How do you feel about exercise? Love it? Hate it? Obviously, exercise is great for our physical health . . . but did you know that exercise can work even better than medication for reducing anxiety and depression?

I’m one of those strange people that actually enjoys exercise. (If only I enjoyed eating right.) And the main reason I love exercise is the stress relief. Exercise makes me a happy camper.

Today, Ken Myers — President of Morningside Nannies — is here to tell us more!

Mental Health Benefits of Exercise

Everyone knows that exercising has great physical benefits for ensuring your own longevity. However, not many realize the mental benefits that can come from regular activity as well. Exercising can do more than build strong muscles as it solidifies a variety of brain functions. There are several ways that your mental acuity can be healthier by exercising regularly.

1. Blood Flow – First, exercising in any form gets your blood pumping throughout your body. As your brain requires a continuous flow of oxygen, getting the blood moving faster will help it function on a higher level. This movement of blood increases a wide variety of mental operations, which can prevent depression. Some speculate that exercising benefits mental capacities because the blood moves nutrients faster to the brain in order to boost productivity.

2. Self-Confidence – As the source of a great amount of anxiety, stress, and depression, your dislike of your physical appearance can be detrimental to your mental health. All too often people look at themselves in the mirror and feel disgust by what they see. Exercising regularly can help people feel stronger, and focus on what their bodies can do instead of how they look. If people are happy with themselves, then confidence will be sure to follow.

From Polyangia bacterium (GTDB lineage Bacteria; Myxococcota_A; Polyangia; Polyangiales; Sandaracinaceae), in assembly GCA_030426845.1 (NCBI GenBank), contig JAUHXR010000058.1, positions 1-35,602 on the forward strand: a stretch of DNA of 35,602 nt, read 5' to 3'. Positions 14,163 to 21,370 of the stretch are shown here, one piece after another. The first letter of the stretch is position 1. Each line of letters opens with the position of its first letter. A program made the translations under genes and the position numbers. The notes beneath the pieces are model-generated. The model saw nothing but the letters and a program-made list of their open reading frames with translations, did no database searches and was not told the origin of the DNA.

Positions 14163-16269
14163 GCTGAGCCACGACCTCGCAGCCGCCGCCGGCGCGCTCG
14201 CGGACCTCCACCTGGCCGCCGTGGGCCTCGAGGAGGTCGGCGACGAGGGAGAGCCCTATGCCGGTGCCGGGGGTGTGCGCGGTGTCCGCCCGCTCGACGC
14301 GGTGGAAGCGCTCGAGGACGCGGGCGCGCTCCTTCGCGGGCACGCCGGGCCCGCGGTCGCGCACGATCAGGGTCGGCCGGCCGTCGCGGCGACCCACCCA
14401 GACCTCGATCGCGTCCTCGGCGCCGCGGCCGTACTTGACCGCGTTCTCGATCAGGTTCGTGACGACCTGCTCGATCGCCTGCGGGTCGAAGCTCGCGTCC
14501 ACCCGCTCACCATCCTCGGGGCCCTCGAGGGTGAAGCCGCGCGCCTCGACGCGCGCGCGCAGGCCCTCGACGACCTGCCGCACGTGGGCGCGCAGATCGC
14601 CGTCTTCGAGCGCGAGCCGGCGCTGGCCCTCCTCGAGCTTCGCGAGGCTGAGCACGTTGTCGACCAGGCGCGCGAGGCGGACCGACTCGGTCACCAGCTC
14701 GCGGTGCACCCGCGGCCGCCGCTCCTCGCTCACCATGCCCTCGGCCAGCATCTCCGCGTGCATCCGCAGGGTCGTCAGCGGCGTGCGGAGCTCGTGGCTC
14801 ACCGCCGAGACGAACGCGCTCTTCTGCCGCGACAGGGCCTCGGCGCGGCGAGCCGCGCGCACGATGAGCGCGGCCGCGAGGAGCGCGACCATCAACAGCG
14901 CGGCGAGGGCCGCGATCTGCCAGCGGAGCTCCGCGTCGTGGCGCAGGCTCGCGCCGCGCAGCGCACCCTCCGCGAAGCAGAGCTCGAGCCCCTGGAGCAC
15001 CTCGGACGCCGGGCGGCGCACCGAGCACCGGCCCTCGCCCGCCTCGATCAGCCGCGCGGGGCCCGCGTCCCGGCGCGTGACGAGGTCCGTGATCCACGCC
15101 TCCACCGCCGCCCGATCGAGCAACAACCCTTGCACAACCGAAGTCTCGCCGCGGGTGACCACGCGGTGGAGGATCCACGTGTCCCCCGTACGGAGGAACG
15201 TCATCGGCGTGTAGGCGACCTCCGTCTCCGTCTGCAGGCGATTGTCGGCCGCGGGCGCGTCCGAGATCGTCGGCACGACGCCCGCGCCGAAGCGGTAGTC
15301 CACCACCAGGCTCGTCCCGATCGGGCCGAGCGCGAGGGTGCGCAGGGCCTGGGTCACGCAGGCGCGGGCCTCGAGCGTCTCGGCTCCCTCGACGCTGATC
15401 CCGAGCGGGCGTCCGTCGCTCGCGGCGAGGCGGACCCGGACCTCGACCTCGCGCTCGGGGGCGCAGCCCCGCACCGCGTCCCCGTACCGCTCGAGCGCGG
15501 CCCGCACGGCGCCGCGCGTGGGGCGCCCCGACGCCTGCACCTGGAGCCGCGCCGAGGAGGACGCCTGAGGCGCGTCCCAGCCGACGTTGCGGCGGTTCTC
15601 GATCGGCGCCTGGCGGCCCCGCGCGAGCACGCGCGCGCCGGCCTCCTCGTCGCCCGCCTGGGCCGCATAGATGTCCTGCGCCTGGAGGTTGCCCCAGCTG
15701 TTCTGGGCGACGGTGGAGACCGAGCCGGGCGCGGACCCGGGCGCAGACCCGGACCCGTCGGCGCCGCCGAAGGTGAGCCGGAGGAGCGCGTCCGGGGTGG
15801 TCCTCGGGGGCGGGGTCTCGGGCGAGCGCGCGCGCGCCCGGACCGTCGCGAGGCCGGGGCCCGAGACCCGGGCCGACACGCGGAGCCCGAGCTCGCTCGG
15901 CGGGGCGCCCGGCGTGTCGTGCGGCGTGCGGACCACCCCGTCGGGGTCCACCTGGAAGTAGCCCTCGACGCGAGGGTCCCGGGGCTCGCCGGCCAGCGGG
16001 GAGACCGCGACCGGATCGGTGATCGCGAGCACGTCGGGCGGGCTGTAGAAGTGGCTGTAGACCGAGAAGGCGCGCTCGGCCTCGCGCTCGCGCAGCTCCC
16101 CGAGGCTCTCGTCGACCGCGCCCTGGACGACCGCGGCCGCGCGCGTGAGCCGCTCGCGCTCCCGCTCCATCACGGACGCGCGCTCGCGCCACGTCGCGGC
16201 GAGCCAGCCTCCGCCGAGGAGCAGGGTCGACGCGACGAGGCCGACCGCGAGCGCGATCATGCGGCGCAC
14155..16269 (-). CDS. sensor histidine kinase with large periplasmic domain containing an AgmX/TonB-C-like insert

3. Release of Negative Emotion – There are many people that harbor feelings such as anger, frustration, or anxiety on a regular basis, and stuffing these feelings down can be harmful. Regular exercise is a way to help reduce these feelings as your energy is spent on other tasks. It is a common belief that pushing yourself to exercise while you’re angry or frustrated helps reduce these feelings as you become too tired to feel anything else by the time you’re done. Because exercise helps decrease these negative feelings, some believe that exercise creates a happier you.

4. Not Just Your Muscles – Exercise does far more for your body than simply building muscle. When you focus on the task at hand, working your mind and body in concert, you strengthen your brain too.  In fact, activities like Yoga and martial arts have been known to alter brain structures due to the deep breathing, meditation, and coordinated movement. Exercise can bolster the mind-body connection.

Though it’s a challenge to squeeze in a workout in your busy schedule, exercise is definitely worth it. Not only will you impress others with how ‘ripped’ your body is getting, but they will also notice a change in your attitude and emotional state. Keep your body and your mind fit and a better lifestyle will be yours.

Author Bio:
Ken holds a master’s in business leadership from Upper Iowa University and multiple bachelor degrees from Grand View College.  As president of morningsidenannies.com, Ken’s focus is helping Houston-based parents find the right childcare provider for their family. When he isn’t working, he enjoys spending time with his three children and his wife.


Thank you, Ken! I often help my psychotherapy clients incorporate balanced exercise into their lives for all of the reasons you mention above.

Do YOU wish you could motivate yourself to do more exercise? Check out the Exercise is Medicine website. HERE is an assessment you can complete to identify your barriers to exercise.